Organization and Operations

In January 2004, President George W. Bush signed into law a bill that amended the original legislation, dissolved the Oklahoma City National Memorial Trust and transferred the Memorial to the Oklahoma City National Memorial Foundation, the 501(c)(3) organization that originally created and organized, raised the money and built the Memorial and Museum. The National Park Service is authorized under the legislation to continue to provide the same level of interpretive services they always have on the Outdoor Symbolic Memorial.

The Memorial staff is headquartered in Oklahoma City, Oklahoma, housed in offices in the Memorial Museum Building, a restored historic building on the National Register of Historic Places. The building, adjacent to the Murrah site, also received severe bomb damaged on April 19, 1995.

The Memorial Foundation carries out the programs of the Oklahoma City National Memorial. Day-to-day operations of the Memorial and Memorial Museum, education and outreach, marketing this historic site and a high standard of maintenance and operations will continue to be the top goals for the Memorial in the coming fiscal year.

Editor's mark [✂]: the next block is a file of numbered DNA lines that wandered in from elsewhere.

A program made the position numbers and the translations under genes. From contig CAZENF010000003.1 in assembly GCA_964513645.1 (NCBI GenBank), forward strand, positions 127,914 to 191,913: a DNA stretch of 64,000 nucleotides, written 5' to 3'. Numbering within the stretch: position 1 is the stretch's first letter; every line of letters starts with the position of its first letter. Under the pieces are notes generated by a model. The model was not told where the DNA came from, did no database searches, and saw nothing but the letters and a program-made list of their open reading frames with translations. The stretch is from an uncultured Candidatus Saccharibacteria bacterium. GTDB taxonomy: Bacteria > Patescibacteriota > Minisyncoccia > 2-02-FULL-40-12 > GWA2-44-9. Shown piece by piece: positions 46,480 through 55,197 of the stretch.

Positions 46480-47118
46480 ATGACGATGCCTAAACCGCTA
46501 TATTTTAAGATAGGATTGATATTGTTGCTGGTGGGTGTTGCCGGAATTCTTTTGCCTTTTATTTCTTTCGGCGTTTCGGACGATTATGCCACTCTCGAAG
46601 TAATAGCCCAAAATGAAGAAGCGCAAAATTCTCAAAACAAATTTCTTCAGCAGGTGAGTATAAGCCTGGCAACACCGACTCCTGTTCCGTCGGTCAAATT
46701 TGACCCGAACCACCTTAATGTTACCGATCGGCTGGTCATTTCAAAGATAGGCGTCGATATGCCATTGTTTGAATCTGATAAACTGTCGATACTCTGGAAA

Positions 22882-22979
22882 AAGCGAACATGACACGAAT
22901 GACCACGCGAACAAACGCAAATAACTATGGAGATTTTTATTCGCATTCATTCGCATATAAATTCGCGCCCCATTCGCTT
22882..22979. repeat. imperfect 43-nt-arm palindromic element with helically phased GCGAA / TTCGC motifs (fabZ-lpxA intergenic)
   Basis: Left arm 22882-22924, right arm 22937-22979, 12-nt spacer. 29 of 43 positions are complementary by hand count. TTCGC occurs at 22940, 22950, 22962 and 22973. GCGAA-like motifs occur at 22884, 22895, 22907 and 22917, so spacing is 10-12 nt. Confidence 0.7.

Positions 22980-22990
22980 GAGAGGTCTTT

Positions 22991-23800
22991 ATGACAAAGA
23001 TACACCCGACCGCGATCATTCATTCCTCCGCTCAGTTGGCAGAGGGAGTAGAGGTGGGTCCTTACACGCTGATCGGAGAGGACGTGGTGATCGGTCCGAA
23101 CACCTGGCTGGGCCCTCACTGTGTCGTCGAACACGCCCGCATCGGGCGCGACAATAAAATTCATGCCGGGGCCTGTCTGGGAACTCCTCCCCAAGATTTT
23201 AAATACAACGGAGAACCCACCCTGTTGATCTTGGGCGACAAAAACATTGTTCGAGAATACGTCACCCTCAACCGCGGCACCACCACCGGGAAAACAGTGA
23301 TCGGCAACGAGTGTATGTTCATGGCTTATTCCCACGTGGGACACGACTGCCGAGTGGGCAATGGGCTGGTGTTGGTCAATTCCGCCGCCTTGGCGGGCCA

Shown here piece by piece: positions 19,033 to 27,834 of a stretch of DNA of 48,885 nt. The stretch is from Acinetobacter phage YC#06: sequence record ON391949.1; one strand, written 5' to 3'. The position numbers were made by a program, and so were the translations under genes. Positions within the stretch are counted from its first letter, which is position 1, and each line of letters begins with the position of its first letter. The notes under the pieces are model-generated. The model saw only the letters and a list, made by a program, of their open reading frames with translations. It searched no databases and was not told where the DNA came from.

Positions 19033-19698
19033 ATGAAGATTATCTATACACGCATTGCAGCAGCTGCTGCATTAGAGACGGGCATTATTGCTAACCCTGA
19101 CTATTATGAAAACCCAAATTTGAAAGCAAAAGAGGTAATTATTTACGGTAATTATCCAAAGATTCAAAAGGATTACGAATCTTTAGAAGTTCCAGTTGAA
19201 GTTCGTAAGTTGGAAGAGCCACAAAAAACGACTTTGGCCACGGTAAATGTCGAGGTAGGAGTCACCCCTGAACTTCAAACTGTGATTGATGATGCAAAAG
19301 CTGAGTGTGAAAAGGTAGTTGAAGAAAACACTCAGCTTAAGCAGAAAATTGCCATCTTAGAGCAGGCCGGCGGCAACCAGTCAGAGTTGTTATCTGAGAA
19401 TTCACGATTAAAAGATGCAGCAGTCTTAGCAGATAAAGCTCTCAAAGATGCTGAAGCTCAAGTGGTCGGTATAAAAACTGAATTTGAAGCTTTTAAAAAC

Both the Outdoor Symbolic Memorial and the Memorial Museum are maintained and operated by the Oklahoma City National Memorial Foundation. The Outdoor Symbolic Memorial is a 3.3 acre site featuring 168 glass based chairs, Gates of Time, a 318-foot Reflecting Pool, Survivor Chapel, Rescuers’ Orchard, Children’s Area and the Survivor Tree.

The Oklahoma City National Memorial Museum is an interactive learning museum that occupies the west end of the former Journal Record Building. Built in 1923, this building withstood the April 19, 1995, bombing and is listed on the National Register of Historic Places. The second component mandated by the Memorial’s mission statement, the Memorial Museum takes you on a self-guided tour through the story of April 19, 1995, and the bombing of Oklahoma City’s Alfred P. Murrah Federal Building.

The Memorial Museum is a state-of-the-art interactive learning museum that tells the story of those who were killed, those who survived and those changed forever. By the use of more than a dozen computers and two hours of video, and more than 300 artifacts the Memorial Museum tells the story of one of the largest terrorist attack on American soil.

The Oklahoma City National Memorial & Museum does not receive any annual operating funds from the federal, state or local government. Museum admissions, store sales, the OKC Memorial Marathon, earnings from an endowment and private fundraising allow the Memorial and Museum to be self-sustaining. 

Press Fact Sheet

A Place of Hope and Memories

Construction Elements

Survivor Tree


620 N. Harvey, Oklahoma City  |  405.235.3313 888.542.HOPE
©2011 Oklahoma City National Memorial